Campaigners against shared space zones have delivered a petition to Downing Street, demanding changes to areas like Fishergate in Preston.
The National Federation of the Blind of the UK handed over an epic petition of 430 UK and global organisations, demanding “safe and accessible urban environments for all”.
Among them was visually impaired Preston student David Bromilow, who called for urgent changes to make the city centre safer, particularly for those with disabilities.
The petition was delivered to Downing Street this week as Boris Johnson became Prime Minister.
Shared space schemes are a controversial issue, with motorists and pedestrians saying they can be confusing and potentially dangerous.
Many disabled and visually impaired people say that the lack of recognisable crossings and kerbs can make it hazardous for them.
Guide dogs are said to be confused about where to stop when they encounter a shared space zone - making it dangerous for both drivers and pedestrians.
The pledge and petition was inspired by the Global Disability Summit held in London last year and calls for: “a world where blind, deaf-blind, visually impaired, disabled, young and older people, and people with mobility and cognitive impairments, do not have to share space with moving vehicles on the road.”
The Government has urged councils to have a rethink about shared space schemes. But campaigners have highlighted in particular Fishergate in Preston, the Market Place Scheme in Cirencester and the Kimbrose triangle shared space in Gloucester which still have no controlled crossings in them.
Sarah Gayton, shared space co-ordinator for NFBUK, said: “Shared space roads are dangerous and discriminatory - the deaths in schemes which include a partially sighted pensioner in Coventry in 2012 and a three year old toddler in Jersey by a careless driver in 2016 should clearly illustrate this point.
“All existing schemes require urgent retro-fitting of accessibility feature to keep all pedestrians away from moving vehicles.
“This means putting back controlled green man crossings and putting back proper kerbs.
“Preston, Cirencester and Leicester are just some of the existing schemes which need this to happen, and it is hoped this action will help make this happen.”
Meanwhile, the first phase of the University of Central Lancashire’s masterplan which will include pedestrianising the area around the £60m Student Centre and new civic square will see road closures for two years.
Campaigners acknowledge there are controlled crossings schemed in - but not enoughto ensure equality of access for disabled students accessing a new student services building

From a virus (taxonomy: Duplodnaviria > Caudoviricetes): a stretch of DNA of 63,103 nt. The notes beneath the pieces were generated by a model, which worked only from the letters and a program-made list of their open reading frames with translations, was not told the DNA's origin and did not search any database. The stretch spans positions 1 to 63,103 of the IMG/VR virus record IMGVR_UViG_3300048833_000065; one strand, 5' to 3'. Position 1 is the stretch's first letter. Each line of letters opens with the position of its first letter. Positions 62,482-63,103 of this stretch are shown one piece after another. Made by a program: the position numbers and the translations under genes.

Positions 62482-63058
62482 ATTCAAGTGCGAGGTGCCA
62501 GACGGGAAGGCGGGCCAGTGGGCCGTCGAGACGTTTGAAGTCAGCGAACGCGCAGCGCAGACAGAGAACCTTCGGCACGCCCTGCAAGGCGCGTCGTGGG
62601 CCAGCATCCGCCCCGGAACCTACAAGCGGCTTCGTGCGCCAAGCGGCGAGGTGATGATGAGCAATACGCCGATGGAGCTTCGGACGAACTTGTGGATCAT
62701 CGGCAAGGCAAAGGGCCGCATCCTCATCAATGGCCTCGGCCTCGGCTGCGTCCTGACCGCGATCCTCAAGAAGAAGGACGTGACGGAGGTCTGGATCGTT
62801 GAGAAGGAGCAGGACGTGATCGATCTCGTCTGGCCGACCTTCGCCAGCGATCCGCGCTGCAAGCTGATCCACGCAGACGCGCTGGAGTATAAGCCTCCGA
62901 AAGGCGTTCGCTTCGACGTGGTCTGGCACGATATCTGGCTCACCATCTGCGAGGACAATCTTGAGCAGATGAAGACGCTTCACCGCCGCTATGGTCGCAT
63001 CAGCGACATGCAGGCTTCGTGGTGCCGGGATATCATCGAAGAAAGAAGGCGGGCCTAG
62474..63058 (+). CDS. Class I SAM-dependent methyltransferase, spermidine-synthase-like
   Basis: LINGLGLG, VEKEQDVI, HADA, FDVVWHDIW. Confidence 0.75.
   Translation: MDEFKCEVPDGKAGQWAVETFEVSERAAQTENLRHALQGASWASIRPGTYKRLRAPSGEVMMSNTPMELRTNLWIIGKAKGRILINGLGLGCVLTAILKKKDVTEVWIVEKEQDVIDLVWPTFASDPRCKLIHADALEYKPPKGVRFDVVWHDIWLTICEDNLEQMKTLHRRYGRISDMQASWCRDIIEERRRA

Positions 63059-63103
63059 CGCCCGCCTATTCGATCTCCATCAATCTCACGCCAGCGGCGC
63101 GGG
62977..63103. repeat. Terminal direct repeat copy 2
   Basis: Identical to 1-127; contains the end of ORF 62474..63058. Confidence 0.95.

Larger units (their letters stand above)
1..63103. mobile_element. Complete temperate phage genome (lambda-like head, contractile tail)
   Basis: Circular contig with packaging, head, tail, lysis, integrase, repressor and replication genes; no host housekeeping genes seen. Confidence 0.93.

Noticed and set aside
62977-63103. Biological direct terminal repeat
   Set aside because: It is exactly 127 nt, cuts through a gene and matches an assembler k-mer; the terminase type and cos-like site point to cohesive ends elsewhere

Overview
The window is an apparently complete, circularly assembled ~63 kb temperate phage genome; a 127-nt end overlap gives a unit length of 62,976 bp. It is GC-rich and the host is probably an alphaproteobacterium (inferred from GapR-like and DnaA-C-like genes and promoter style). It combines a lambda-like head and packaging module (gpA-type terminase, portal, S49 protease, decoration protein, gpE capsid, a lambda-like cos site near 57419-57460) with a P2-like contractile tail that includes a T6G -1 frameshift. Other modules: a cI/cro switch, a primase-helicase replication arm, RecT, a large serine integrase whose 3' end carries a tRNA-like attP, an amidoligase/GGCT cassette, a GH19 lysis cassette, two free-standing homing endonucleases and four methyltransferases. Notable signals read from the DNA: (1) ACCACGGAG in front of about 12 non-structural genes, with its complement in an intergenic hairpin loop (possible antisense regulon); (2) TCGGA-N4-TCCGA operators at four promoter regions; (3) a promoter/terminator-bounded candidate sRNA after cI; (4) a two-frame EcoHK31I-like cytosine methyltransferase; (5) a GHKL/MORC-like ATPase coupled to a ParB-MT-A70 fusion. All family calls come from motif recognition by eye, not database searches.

Sarah Gayton said: “We have mentioned Preston because of the ongoing problems.
“Fishergate is still an issue and, looking at the UCLan masterplan, we can’t stand by and see the city centre continuing to make mistakes.
“We want all areas to be totally inclusive.”
Coun Keith Iddon, Cabinet member for highways and transport at LCC, said: “Back in 2014, the first phase of this improvement work included changes to the design, following extensive consultation and feedback from organisations representing people with visual impairments.
“Safety has improved on Fishergate since these changes were put in, which was one of our key aims.
“We widened the pavement and narrowed the road space, and since then new shops and cafes have opened along Fishergate.”
"Any changes of regulations around road layouts would be considered to see how they might affect areas such as Fishergate.
"The Fishergate scheme has a clearly defined, narrow road space for vehicles. It has many courtesy crossings with tactile paving to assist people, especially those with visual impairments, and wide pavements.
"This is in contrast with other schemes across the country which do not constrain vehicles in the same way.”
A spokesman for the University said: “In securing planning permission for the Student Centre and the new civic square, the University of Central Lancashire (UCLan) actively sought the views of a wide range of stakeholder groups and their contribution to shaping the University’s plans has been invaluable.
“UCLan continues to work closely alongside Lancashire County Council, Preston City Council, key stakeholders and interested parties to ensure the scheme is accessible and safe for all users, be they students, staff or members of the public.
“As a result of our stakeholders’ beneficial involvement and their specific requests, the raising of kerb heights in excess of those on Fishergate, the inclusion of sufficiently contrasting colours between curbs and pavements, and the introduction of new controlled crossing points will be implemented by Lancashire County Council.
“The University is fully committed to implementing its vision which is to provide a welcoming, inclusive and safe environment.
“The new Student Centre will be a welcoming, functional, focal point for all front line student, visitor and staff enquiries.
“It will also be an important public asset that embraces the city scale and positively contributes to the ongoing regeneration of Preston."